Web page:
Looking for chitons, cousin to the limpet
A STEADY trickle of migrants continued to pass through the North Isles last week.
Mostly they were the usual suspects but a barred warbler was at Norwick on the 18th, a whinchat at North Dale, Unst, on the 20th, while a stonechat and red-backed shrike both graced Whalsay the following day. Three sand martins passed through Skerries on the 18th as they moved south.
There’s something really exciting about hearing the teu-teu-teu of a greenshank as it flies round, this time at Burrafirth on the 19th. Other waders moving through the North Isles included ruff, black-tailed godwits and common sandpiper.
One aspect of wildlife that gets much less than its fair share of attention is intertidal wildlife – those creatures that inhabit areas between the tides, particularly on rocky shores. But a closer look will reveal its fascinations. One such place is below the shore station at Burrafirth, where I had a good look recently.
At first sight the pools appeared full of edible winkles but as I watched, a couple of shells started moving rather more speedily than they should – a real giveaway that they had been commandeered by hermit crabs. With no permanent home of their own, hermit crabs are always on the lookout for empty shells. But as they grow by successive moults, so they need to upsize their “homes”.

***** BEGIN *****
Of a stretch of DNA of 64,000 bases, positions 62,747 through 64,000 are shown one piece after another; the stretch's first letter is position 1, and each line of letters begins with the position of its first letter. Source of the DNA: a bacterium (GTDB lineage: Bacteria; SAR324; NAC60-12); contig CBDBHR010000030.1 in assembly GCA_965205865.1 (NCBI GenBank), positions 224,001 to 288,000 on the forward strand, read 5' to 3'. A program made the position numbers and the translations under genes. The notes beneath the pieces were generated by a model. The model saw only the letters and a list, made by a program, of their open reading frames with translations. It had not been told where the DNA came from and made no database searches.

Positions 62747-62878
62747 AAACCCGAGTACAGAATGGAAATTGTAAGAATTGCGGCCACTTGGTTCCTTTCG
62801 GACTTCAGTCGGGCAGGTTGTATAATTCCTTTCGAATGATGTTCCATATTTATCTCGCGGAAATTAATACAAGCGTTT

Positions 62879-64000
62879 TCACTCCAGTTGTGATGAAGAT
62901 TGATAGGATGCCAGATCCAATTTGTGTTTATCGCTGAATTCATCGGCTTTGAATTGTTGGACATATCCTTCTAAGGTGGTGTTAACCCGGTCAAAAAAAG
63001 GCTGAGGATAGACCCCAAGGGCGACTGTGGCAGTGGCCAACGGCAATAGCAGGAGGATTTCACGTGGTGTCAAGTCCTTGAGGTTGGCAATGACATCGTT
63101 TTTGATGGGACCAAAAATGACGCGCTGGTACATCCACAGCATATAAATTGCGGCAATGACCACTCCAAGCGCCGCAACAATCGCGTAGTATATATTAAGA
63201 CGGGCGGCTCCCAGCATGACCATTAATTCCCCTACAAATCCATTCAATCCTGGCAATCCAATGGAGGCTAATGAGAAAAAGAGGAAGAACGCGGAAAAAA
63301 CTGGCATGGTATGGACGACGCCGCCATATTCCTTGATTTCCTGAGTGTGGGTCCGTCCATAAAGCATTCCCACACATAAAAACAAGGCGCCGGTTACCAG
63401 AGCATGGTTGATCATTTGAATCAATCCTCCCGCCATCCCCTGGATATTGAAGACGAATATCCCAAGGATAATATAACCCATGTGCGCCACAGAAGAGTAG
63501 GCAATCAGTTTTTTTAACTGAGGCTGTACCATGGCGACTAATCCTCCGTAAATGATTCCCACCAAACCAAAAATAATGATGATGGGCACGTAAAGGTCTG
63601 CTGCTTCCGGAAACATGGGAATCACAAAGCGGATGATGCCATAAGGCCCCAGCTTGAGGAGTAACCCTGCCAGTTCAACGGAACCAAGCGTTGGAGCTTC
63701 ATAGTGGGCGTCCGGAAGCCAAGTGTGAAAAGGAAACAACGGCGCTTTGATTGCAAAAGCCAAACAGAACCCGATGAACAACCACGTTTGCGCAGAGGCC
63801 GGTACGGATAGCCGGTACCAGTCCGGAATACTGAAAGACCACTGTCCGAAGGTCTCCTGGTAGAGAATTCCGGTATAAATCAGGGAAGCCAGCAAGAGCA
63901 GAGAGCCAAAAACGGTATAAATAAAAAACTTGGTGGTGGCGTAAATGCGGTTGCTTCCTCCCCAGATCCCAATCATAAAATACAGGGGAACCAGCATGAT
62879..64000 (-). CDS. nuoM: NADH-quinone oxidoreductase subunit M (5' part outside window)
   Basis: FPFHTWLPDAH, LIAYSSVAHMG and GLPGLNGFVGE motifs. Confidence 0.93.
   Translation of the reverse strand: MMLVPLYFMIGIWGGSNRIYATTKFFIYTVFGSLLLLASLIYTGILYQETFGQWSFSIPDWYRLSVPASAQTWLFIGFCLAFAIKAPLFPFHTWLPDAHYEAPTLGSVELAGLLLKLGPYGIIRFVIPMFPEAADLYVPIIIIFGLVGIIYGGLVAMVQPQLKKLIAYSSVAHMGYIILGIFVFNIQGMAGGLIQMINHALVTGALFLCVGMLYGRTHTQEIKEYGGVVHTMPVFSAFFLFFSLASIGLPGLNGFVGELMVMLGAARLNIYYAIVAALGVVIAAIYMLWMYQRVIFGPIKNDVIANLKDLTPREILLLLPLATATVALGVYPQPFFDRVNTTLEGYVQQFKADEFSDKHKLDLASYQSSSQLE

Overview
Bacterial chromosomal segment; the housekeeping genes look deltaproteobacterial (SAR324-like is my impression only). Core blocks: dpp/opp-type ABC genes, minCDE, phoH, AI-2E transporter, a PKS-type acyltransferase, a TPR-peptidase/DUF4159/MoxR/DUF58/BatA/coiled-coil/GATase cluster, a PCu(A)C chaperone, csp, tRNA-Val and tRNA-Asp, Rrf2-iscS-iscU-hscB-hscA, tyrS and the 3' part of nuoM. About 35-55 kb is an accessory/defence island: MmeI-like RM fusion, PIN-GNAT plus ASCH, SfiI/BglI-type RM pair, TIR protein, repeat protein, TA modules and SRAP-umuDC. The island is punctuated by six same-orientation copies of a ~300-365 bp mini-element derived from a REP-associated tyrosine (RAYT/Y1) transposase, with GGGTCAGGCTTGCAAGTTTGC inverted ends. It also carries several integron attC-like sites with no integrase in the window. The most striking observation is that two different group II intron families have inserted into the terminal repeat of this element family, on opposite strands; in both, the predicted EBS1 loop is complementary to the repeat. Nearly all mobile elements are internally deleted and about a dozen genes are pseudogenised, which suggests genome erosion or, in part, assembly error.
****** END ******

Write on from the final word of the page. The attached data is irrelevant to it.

If you happen to be there just at the right time you can occasionally encourage them to do this by strategically placing a suitable “des res” – a great way to gain the interest of young bairns. Vulnerable when exposed, they scuttle from one to the other for a “viewing” and if acceptable will install themselves in backwards, curling their bodies around the central column and closing up the entrance with their large front claw.
Many folk are familiar with limpets with their conical one-piece shells holding on “like limpets” to their made to measure place on the rock face when the tide goes out.
But preferring the darker undersides of rocks are altogether smaller relatives of limpets, the chitons. More aptly known as coat-of-mail shells, their shells are divided into eight segments.
Carefully lifting bits of rock out of the water briefly to see what is underneath is fine as long as you quickly replace it as found. This way I soon found one which promptly demonstrated the flexibility of its shell as it began moving away from the light.
With hungry creatures ever looking for a meal, these small, alga-grazing molluscs blend beautifully with their environment. What a treat to get a brief glimpse before the tide began flowing again.